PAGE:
Mike Leighs deputy director of engagement at NCDHHS

States are using multiple approaches to care integration — Dual Eligible Special Needs Plans (D‑SNPs), the Program for All-Inclusive Care for the Elderly (PACE), and demonstration models through the Centers for Medicare and Medicaid Services (CMS), yet those models are not turnkey. To effectively design programs for their entire population of dual-eligible individuals in an efficient and affordable manner, states need input and analysis to inform how to incorporate the needs of specific subpopulations, through covered services, plan requirements, and program infrastructure. 

To develop recommendations for Medicare-Medicaid integration in North Carolina, the Duke-Margolis team is using a systematic research process that combines stakeholder engagement with qualitative and quantitative analysis, including using linked Medicare and Medicaid claims data for the dual-eligible beneficiary population. 

  • Stakeholder engagement: In collaboration with NCDHHS, the Duke-Margolis team convened an advisory panel of experts from North Carolina and across the country. The team conducted additional stakeholder interviews and focus groups with plans, providers, consumer groups, community organizations, and others to help understand challenges and solidify priorities for integration. The deep engagement with stakeholders both within and outside the state informed the proposed vision and goals for Medicare-Medicaid integration.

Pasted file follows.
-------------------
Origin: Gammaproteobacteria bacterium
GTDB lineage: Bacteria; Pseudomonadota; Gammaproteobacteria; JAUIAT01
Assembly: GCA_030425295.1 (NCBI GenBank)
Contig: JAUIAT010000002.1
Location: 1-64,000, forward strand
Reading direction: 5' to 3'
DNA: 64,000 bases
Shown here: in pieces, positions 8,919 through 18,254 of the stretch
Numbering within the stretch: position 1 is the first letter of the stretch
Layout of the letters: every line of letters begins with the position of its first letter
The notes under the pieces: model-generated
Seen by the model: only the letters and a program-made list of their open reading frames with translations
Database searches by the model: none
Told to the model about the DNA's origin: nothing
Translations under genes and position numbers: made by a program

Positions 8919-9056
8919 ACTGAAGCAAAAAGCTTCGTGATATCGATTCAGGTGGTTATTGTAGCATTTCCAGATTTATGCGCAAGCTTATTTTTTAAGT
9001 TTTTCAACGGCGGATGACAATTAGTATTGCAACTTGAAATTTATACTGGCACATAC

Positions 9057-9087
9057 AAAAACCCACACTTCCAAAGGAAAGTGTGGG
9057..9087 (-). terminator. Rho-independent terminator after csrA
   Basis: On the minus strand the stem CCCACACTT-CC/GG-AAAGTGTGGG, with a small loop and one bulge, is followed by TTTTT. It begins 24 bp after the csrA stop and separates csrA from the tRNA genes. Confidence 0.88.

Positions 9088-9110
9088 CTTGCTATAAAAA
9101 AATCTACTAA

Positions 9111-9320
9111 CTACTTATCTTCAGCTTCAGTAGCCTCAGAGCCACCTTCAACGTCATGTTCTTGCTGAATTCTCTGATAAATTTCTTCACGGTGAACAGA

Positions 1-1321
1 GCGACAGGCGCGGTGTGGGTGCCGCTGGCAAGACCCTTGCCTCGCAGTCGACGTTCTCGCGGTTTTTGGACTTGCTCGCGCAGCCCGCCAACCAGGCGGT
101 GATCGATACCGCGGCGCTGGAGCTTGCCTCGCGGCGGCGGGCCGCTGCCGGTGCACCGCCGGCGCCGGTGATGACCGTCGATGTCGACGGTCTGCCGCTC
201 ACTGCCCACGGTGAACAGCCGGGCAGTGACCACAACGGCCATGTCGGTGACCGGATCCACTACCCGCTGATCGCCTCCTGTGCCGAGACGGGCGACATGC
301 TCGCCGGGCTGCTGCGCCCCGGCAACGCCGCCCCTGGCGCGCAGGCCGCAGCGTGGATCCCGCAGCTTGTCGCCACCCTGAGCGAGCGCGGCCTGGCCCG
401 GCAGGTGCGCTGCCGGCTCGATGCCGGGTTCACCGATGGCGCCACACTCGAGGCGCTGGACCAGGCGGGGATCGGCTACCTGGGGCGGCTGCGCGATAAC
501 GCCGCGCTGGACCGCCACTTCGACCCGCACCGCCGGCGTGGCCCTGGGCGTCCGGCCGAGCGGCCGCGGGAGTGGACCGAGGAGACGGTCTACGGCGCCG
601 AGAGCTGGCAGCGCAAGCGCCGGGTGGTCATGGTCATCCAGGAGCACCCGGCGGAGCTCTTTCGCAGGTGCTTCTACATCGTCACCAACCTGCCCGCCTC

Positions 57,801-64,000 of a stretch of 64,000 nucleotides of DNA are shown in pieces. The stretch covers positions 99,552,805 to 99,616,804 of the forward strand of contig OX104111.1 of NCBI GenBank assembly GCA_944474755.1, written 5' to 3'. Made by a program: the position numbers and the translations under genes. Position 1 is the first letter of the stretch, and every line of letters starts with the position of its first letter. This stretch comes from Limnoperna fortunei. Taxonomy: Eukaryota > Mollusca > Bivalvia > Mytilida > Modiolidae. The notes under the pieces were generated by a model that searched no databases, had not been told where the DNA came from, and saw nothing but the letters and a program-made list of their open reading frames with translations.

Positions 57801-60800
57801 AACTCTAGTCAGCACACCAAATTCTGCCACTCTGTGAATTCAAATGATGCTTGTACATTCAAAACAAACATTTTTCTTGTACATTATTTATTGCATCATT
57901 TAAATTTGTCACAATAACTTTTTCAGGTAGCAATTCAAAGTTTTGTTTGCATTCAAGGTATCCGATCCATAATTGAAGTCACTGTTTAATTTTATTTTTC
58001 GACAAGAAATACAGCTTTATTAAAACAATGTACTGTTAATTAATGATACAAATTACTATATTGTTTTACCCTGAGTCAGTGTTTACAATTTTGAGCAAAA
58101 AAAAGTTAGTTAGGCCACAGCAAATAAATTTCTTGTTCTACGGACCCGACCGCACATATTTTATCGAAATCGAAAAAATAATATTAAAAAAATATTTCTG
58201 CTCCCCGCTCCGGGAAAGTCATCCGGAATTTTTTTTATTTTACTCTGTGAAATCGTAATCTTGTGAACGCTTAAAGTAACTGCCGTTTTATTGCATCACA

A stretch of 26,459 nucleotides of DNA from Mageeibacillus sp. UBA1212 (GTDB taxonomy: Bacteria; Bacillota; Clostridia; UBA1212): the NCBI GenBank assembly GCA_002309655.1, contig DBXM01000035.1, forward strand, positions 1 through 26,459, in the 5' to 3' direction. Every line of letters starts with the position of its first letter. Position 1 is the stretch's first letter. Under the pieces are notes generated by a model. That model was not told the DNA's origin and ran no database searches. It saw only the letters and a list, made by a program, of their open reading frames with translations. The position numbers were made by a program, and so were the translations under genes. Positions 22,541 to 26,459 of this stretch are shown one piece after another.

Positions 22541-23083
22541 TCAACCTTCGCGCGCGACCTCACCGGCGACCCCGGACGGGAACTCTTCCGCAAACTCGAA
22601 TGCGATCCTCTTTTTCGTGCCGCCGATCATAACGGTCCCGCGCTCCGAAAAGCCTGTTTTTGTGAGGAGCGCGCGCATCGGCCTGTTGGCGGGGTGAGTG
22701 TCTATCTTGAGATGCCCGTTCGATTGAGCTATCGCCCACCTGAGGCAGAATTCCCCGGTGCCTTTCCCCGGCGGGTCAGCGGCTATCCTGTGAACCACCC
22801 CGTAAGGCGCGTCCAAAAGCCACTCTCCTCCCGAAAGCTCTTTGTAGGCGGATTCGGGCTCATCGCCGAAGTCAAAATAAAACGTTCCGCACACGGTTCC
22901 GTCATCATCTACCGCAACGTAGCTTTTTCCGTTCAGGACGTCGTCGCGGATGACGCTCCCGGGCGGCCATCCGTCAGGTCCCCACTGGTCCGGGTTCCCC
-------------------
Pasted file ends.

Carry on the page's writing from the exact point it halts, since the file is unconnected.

• Data analysis: Recommendations are informed by data analysis that aims to describe geographic and demographic variation among North Carolina dual-eligible individuals, enrollment rates and changes over time, and Medicare/​Medicaid spending for need-based subgroups.

Through this work, the team has identified three priorities for the state to use when developing an integrated program, while ensuring that effective managed care oversight and cost savings will be critical to the state’s success. 

Beneficiary and Caregiver Experience and Outcomes: Stakeholders stressed the importance of improving the beneficiary experience and ensuring a focus on health outcomes. Key aspects for integration include: 

  • Building a system that empowers beneficiaries and their caregivers with the information they need to make decisions;
  • Creating a seamless care experience for beneficiaries and caregivers through integration of care across all settings, including the home, community, and nursing facilities;
  • Ensuring access to timely, high-value care and having a single point of contact to help beneficiaries navigate the system.